New link between gene fusion and bladder and brain cancer
A study by the University of Warwick sheds new light on gene fusion in bladder and brain cancer.
Researchers have found that a previously overlooked part of a specific gene fusion has a worsening effect on cancer cells. They have also found that preventing cell ‘signalling’ from this particular fusion may not be an effective route for future cancer treatment research.
Their findings have just been published in the paper FGFR3-TACC3 cancer gene fusions cause mitotic defects by removal of endogenous TACC3 from the mitotic spindle in the Royal Society journal Open Biology.
Sometimes chromosomes can break and get reattached to a different one in an unusual way which results in a fusion between one gene and another which makes a new gene, called a gene fusion. The scientists at Warwick Medical School examined the gene fusion FGFR3-TACC3 which is associated with bladder and brain cancers. Previously scientists focused on the first part of the fusion, FGFR3, because this was known to be associated with cancer. However the team decided to look at the second half TACC3 or transforming acidic coiled-coil protein 3.They found that this part of the fusion causes mistakes in cell division, making the cancer worse.
The team was led by Professor Stephen Royle who said: “Cancer cells often have gene fusions which happen because the DNA in cancer cells is really messed up such as the well-known Philadelphia chromosome in chronic myelogenous leukemia.
“A few years ago, a new fusion was discovered in bladder and brain cancers, called FGFR3-TACC3. Previously most of the emphasis has been on the former part of the fusion. However we found that the latter part of the fusion causes mistakes in cell division which could make the cancer worse.
“Doing work like this is important as it helps us to understand all the possible ways to tackle a specific cancer and to find any problems with potential treatments”
Many gene fusions have been found to be the result of a protein that continues to send a signal to the cell when it shouldn’t. It is thought that this transforms the cell to divide uncontrollably as is the case in FGFR3-TACC3; FGFR3 can send signals and TACC3 is thought to make it do this uncontrollably.
TACC3 is important for cell division as it helps chromosomes to separate to the two ‘daughter’ cells when a cell divides. Chromosomes are shared out by the mitotic spindle which is built inside the cell made up of tiny threads called microtubules. TACC3 stabilises these microtubules and adds strength to the mitotic spindle. Previously scientists suggested that the gene fusion FGFR3-TACC3 might bind to the mitotic spindle but not be able to work properly. Professor Royle’s team decided to examine this in further depth.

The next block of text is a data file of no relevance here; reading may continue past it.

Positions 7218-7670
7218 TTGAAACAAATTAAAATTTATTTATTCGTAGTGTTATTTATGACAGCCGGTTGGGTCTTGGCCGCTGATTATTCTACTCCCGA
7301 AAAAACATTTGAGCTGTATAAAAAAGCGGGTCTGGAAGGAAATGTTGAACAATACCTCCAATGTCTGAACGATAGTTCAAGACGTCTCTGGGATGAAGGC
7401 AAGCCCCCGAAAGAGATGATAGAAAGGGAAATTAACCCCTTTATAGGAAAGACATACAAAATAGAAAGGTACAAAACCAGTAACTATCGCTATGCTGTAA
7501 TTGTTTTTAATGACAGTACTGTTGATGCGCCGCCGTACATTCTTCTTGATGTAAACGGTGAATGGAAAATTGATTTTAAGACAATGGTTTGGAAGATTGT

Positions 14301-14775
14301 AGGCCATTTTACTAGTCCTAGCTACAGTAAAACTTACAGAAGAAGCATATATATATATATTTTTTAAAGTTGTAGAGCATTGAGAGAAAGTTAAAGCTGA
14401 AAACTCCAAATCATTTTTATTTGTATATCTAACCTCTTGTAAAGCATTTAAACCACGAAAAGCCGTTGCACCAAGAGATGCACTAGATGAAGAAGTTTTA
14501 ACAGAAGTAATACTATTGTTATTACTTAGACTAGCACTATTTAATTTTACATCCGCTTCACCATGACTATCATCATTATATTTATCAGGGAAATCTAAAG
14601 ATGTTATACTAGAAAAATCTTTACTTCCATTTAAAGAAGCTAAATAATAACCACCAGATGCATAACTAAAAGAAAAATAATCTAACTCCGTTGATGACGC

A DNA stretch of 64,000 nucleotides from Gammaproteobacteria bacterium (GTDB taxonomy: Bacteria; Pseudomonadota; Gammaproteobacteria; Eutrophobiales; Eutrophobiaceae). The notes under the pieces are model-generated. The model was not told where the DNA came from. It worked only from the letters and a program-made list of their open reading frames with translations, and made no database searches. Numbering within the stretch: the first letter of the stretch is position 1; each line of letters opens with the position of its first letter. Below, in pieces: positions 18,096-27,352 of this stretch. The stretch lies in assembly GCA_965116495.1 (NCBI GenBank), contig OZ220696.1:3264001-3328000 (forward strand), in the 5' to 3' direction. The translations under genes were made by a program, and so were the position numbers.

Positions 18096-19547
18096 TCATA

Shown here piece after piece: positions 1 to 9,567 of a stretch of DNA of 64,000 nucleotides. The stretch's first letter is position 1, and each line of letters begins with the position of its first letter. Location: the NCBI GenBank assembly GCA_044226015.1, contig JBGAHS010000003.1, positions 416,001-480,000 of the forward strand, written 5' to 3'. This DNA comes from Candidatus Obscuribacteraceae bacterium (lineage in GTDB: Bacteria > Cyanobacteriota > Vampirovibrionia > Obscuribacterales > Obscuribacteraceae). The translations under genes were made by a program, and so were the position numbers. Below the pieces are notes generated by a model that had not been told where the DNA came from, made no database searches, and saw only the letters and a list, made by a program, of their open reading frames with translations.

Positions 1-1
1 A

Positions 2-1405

However the team found that FGFR3-TACC3 is not actually bound to the mitotic spindle. Instead it is at the cell’s membrane and in small vesicles in the cell. They found that the TACC3 section of the fusion gene FGFR3-TACC3 was acting like a vacuum cleaner ‘hoovering’ the normal TACC3 off the spindle, preventing normal cell division.
The team used a process of elimination to further their research. First they made the cancer cells express some normal TACC3 and this repaired the faulty division. They then removed the FGFR3-TACC3 fusion and that also returned the cells back to normal. Finally they made a fake FGFR3-TACC3 with a dummy part in place of FGFR3 and they found that this also caused problems by hoovering up normal TACC3 and causing cell division.
Professor Royle said: “An ideal cancer treatment might be to block TACC3 interactions as well as stopping signalling. However this is very difficult to do and is far in the future
“Drug companies can develop chemicals which stop cell signalling from fusions and these could work as anti-cancer agents.
“In the case of FGFR3-TACC3 even if you stop the signalling there will still be cell division problems in the cancer cells. We hope our study will provide a basis for further research into how these gene fusions are linked to bladder and brain cancer.”
More information at http://www2.warwick.ac.uk